Stress and the education profession typically go hand in hand. In fact, this is exactly the reason that I wrote “The Teacher’s Ultimate Stress Mastery Guide.” In the past few years, a new category of stress mastery skills has emerged with much new research in neuroscience behind it: Mindfulness exercises, directed at actually re-wiring the brain for maximum resilience and wellness.
An educator focuses on a stressful event that happened with an angry, disruptive student in her class yesterday or she worries about the resultant parent conference that will take place tomorrow. Will the parent accept responsibility for disciplining her youngster or will she say what she said the last time she was called in (“You’re the teacher, so it’s your responsibility to straighten out my son!”)? This focus on how she felt inside when the student was disruptive and how she anticipates she will feel during the upcoming parent conference, leads to an over-focus on bodily sensations and anxiety. So, the teacher talks herself into feeling anxious.
Anxiety, by nature, is usually focused on what has already happened or what one anticipates will happen. It is rarely the result of focusing on the moment. In the moment, when something bad or anxiety-provoking is happening, you are probably dealing with the situation, not experiencing the anxiety. Your physical symptoms of anxiety take place after the situation ends and you reflect on it, or as you anticipate another situation occurring in the future.
A close cousin of various meditation and Zen techniques, Mindfulness is defined (in an article in the American Psychological Association’s ‘Monitor’ in March, 2015) as “paying attention to one’s experience in the present moment. It involves observing thoughts and emotions from moment to moment without judging or becoming caught up in them.” Mindfulness represents being fully present in the moment in which you are living, rather than what has past or what you anticipate will happen later. New research shows that even simple mindfulness practices, such as focusing on our breathing, and becoming aware of what’s going on inside the body as we breath, rather than on anxiety symptoms, re-focuses our attention away from the anxiety enhancing symptoms, gives us a sense of control and strengthens our capacity for self-awareness and self compassion, two important ingredients for building resiliency to stress.
A Mindfulness Exercise
So how can teachers benefit from mindfulness techniques? Here is a simple technique, which can be practiced easily. I suggest that every school have a “Whine and Geez” break room, with recliners, calming posters, etc. But mindfulness can be practiced even while sitting at ones’ desk.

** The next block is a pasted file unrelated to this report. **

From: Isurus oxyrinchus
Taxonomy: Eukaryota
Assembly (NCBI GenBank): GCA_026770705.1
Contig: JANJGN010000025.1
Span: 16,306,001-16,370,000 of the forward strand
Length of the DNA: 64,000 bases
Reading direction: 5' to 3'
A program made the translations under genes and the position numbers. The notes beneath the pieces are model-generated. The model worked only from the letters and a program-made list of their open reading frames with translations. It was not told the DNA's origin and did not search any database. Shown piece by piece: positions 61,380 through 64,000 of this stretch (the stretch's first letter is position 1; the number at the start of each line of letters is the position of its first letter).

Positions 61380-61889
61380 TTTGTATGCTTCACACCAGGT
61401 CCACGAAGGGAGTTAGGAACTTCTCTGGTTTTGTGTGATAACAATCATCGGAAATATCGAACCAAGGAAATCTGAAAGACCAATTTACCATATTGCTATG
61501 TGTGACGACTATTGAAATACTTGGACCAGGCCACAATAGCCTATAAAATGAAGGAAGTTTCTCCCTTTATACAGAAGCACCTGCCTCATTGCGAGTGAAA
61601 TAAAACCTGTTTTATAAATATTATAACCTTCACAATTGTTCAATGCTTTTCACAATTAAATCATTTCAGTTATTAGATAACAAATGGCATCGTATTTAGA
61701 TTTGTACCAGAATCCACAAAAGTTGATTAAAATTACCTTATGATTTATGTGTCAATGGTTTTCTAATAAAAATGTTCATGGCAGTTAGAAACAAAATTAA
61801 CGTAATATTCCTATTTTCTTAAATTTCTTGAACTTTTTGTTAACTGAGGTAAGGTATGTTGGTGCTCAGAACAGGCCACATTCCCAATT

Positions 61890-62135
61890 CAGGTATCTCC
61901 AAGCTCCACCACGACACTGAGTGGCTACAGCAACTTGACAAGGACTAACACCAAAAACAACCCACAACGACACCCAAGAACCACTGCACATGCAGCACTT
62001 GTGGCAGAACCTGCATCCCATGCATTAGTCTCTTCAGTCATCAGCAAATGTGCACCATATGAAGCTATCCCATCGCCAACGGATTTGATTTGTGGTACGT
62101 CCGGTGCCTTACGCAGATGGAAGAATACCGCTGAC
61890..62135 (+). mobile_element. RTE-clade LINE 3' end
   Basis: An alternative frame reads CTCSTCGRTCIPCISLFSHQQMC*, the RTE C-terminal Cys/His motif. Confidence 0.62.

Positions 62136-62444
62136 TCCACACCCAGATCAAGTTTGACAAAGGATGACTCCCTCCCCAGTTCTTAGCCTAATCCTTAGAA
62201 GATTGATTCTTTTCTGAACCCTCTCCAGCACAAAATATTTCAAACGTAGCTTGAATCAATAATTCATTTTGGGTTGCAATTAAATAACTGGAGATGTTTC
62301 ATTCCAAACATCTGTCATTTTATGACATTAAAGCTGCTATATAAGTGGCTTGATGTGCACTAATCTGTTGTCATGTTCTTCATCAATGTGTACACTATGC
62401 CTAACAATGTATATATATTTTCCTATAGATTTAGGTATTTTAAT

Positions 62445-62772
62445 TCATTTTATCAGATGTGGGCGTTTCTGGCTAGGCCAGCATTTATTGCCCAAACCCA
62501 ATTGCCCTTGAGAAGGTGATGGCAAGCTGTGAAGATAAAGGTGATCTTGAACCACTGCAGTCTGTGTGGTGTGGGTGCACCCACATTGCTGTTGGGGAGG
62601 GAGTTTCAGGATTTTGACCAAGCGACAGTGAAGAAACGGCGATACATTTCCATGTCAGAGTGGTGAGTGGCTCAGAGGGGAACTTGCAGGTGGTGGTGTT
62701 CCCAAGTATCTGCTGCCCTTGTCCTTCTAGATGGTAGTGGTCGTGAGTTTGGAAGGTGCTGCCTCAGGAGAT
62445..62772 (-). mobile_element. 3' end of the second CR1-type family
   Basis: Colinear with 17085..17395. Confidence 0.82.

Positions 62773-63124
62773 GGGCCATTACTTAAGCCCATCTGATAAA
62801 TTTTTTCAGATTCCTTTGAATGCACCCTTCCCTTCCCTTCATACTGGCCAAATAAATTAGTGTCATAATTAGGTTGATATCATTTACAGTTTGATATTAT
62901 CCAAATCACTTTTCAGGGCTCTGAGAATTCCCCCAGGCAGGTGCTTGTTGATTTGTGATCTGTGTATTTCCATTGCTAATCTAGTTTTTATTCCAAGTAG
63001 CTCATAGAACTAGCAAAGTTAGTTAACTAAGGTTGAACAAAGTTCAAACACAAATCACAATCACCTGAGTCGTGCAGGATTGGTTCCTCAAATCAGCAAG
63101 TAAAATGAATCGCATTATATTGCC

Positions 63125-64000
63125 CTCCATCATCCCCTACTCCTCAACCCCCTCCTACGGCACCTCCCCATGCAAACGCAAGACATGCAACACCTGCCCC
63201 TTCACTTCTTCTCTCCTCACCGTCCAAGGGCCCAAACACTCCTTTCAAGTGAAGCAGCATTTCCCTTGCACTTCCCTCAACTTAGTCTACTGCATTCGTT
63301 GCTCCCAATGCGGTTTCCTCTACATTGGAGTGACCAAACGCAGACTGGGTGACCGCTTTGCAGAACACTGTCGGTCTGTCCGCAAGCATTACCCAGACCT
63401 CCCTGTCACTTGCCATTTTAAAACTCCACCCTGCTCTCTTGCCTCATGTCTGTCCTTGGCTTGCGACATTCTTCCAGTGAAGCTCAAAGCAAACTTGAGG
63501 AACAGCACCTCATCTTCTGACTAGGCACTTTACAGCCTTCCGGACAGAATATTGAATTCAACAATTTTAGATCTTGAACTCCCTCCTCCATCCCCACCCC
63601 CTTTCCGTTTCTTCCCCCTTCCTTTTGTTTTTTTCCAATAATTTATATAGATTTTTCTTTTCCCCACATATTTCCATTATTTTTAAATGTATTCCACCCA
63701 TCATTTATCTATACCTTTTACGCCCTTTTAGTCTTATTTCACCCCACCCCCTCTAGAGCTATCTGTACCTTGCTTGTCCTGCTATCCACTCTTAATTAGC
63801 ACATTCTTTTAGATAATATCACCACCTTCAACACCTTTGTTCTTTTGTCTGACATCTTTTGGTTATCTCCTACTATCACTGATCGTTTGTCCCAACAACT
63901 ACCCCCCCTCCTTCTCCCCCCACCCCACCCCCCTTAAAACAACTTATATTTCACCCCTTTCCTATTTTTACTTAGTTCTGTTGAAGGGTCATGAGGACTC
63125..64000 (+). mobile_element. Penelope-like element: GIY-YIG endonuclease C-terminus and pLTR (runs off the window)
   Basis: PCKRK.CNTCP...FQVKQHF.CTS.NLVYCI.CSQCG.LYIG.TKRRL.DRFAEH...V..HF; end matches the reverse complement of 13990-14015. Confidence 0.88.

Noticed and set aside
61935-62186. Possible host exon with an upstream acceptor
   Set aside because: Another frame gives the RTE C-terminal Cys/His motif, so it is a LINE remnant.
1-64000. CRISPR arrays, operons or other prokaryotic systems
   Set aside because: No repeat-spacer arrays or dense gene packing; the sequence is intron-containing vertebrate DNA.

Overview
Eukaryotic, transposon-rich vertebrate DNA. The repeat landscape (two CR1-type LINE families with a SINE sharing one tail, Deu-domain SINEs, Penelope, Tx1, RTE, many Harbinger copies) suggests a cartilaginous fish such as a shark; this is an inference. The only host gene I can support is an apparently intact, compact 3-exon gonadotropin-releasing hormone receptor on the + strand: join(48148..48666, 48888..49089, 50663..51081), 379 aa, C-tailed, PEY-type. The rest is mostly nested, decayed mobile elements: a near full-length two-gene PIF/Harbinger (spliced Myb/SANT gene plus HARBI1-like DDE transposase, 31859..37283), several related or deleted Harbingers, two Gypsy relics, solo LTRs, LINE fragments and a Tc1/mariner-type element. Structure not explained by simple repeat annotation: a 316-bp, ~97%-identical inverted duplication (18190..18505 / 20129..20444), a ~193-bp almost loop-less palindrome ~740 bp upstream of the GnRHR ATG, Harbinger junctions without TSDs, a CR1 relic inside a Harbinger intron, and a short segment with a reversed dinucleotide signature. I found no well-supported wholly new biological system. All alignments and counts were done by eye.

Find a comfortable posture, allowing your eyes to either gently close or stare in a trance-like gaze. Focus your attention on the feel of your clothes against your skin, the walls in front, back and on either side…then focus on and become aware of your breath flowing gently in and out of your nose into your lungs, feeling the sensations at the tip of your nose as the air flows in, and notice your stomach expanding and contracting with each breath. Also focus your attention on your awareness itself. You may find your attention occasionally wanders as you focus on your breathing. If that happens, just re-focus on your breathing for at least one minute. Be confident knowing that even one minute of such practice we begin to change the wiring of the structures inside your brain to bring maximum calmness and resilience. When you are through, simply open your eyes and move on to your next activity.
About the Author
Jack Singer, Ph.D. is a Professional Psychologist and a Professional Speaker for Educational Associations and In-Service Programs. The author of “The Teacher’s Ultimate Stress Mastery Guide,” and hundreds of articles in educational, business, psychological and medical periodicals, Dr. Jack’s most frequently requested keynote or workshop program is entitled, “Powerful Proactive Prescriptions to Prevent Hardening of the Attitudes in the Professional Educator.” Contact Jack at: 1-800-497-9880, or email him at: firstname.lastname@example.org